Fredrick Paget on sun 1 dec 02
I think you would be happier if you got a heavier cord. There are
extension cords made for airconditioners that have #12 AWG wire in them and
this will handle the load without getting warm. If you use too small a wire
it will heat up under load and reduce the voltage at the kiln by a small
These extension cords are sort of flat with 3 wires in them and the one I
have on my small test kiln is gray plastic. It works fine and my kiln is
rated 20 amps.
From Fred Paget, Marin County, California, USA
Millie Carpenter on sun 1 dec 02
I have a rather old 1 cubic foot Dyna-Kiln by L &L. the plug had been=20
replaced once before I bought it. the cord is cloth covered and getting=20
frayed in places so I want to replace it before there is a fire or I get=20
electrocuted.. before I went to the hardware store. I checked the=20
specs and found out that it is 1980 watts, 110 volts, 18 amps. and=20
single phase. So at the hardware store the man who knew electronics=20
said that I should take a contractors extension cord cut off the female=20
plug and use that. the specs on that cord are 15 Amps, 125 Volts, and=20
1875 watts. He said that it was okay because the standards were overly=20
cautious 20 years ago and today's wire is better and besides that the=20
same as the highest rated wire that they carry. =20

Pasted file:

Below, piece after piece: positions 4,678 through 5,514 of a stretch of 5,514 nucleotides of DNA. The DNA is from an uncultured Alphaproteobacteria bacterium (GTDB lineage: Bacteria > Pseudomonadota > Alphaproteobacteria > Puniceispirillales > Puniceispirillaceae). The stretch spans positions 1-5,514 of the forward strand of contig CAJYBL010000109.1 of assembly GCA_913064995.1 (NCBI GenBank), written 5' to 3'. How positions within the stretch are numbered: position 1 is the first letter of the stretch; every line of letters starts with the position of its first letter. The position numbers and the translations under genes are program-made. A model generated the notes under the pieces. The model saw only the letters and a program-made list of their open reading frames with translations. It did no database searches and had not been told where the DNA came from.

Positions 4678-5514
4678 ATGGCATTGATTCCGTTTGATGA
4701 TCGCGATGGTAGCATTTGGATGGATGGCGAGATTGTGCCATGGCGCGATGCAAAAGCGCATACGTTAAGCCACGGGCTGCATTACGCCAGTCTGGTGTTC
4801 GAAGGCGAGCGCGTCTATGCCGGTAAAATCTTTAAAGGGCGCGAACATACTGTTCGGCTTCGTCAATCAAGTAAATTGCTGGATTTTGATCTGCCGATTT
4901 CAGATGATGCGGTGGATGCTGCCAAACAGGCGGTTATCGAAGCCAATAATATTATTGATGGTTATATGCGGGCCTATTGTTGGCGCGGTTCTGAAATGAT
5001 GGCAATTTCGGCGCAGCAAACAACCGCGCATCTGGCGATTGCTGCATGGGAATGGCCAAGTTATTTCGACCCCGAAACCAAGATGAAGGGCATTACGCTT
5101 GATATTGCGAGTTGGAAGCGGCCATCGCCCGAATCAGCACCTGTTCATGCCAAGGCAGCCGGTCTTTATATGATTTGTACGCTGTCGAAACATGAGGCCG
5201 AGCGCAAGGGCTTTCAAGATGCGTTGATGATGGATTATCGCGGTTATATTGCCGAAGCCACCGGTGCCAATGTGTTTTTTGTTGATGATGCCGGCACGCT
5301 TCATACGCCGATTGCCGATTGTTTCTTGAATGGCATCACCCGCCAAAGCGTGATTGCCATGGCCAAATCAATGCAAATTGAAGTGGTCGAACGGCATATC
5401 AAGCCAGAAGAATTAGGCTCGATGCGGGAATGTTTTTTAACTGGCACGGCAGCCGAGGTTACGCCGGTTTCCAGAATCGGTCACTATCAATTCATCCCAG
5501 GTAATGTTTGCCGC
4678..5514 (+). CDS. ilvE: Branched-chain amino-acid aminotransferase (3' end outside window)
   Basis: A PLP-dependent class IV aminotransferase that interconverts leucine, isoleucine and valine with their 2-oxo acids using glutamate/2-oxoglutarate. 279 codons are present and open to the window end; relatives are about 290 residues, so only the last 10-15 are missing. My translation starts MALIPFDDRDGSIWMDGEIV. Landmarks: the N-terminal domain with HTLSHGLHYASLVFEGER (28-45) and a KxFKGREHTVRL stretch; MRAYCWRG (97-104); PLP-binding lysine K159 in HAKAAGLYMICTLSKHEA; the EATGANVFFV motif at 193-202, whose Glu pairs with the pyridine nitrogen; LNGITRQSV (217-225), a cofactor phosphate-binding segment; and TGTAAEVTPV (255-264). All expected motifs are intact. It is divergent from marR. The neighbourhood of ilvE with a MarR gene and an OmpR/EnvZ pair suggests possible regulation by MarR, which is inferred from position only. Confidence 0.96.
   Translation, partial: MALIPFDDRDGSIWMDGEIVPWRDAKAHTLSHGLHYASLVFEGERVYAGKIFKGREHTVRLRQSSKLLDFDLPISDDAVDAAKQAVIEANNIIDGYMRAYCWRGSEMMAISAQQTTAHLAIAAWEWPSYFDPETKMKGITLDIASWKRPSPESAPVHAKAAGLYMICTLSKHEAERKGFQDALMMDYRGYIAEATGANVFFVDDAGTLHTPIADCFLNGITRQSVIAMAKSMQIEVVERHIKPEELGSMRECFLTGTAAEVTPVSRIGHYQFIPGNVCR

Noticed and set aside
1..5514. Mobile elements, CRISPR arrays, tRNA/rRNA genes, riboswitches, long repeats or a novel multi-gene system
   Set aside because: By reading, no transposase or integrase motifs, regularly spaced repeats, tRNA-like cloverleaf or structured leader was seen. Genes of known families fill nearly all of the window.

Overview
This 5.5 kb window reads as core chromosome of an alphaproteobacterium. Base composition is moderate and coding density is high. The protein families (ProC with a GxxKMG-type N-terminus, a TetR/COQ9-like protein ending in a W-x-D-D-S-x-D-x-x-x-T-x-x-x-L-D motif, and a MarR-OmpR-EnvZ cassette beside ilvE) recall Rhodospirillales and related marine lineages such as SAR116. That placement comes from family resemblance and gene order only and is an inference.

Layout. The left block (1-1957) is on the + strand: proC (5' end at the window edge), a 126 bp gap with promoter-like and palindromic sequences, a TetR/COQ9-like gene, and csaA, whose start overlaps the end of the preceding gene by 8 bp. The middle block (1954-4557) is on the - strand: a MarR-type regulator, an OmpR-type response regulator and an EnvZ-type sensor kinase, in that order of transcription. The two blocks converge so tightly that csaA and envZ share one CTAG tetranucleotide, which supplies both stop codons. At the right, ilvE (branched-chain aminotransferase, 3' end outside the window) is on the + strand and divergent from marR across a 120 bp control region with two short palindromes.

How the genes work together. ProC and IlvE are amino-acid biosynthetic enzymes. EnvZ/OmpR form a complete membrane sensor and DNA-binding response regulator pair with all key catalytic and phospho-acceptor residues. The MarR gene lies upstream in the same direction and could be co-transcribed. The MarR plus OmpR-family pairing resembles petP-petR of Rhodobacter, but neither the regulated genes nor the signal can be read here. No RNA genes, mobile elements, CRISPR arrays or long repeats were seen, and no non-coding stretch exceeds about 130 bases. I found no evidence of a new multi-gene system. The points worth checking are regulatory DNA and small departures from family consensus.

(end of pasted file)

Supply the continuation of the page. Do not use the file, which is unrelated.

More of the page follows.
is he right or do I need to go to an electrical supply company to=20
purchase wire? or do I need to get my neighbor's son who is almost=20
through his electrical apprenticeship to get the right wire? This is=20
the first time that I have had a wire compatibility difference, but it=20
is the first time that I have wanted to replace the power cord on this ki=
Millie in Md. beautiful sunny weather. enough of a nip in the air (40=B0=
to make you feel like winter. Between the Thanksgiving turkey, and the=20
Chanukah Latkas, I am ready to curl up in a ball with the cats and lay=20
in front of the fire til spring. :-)
Ditmar on sun 1 dec 02
There's no problem with using the end of a "contractor type" extension cord.
What you do want is the male end though...not a female. ( just refer back to
basic birds and bees technology for a visual aid, if in doubt just pull
someone's pants down )
However, you should look for a minimum of 14 ga. wire, preferably 12 ga.
12 and 14 ga extensions are pricey if you only need a few feet. One of two
options are available.
#1 Buy the extension and an additional male end. After you cut off what
you need, attach the male to the remainder. Voila, a kiln cord, and a
slightly shorter extension.
or #2. Just buy 4 or 5 feet of 12 ga. cord, a male plug and make your own.
I just do option 2 all the time...lots cheaper.
As far as today's wire being better ....well, as far as I understand it,
physics hasn't changed and pure copper still conducts like it used to. I
think he was trying to sell what he had on hand......as you mentioned.
Overly cautious 20 years ago.??!!!! Well, take it with a grain of salt,
not everyone working in a hardware store is a rocket scientist.
From Alohaland, Ditmar ( got cold this morning where I am on Maui. Damn,
down to 47 degrees. )
.. before I went to the hardware store. I checked the
specs and found out that it is 1980 watts, 110 volts, 18 amps. and
single phase. So at the hardware store the man who knew electronics
said that I should take a contractors extension cord cut off the female
plug and use that. the specs on that cord are 15 Amps, 125 Volts, and
1875 watts. He said that it was okay because the standards were overly
cautious 20 years ago and today's wire is better and besides that the
same as the highest rated wire that they carry.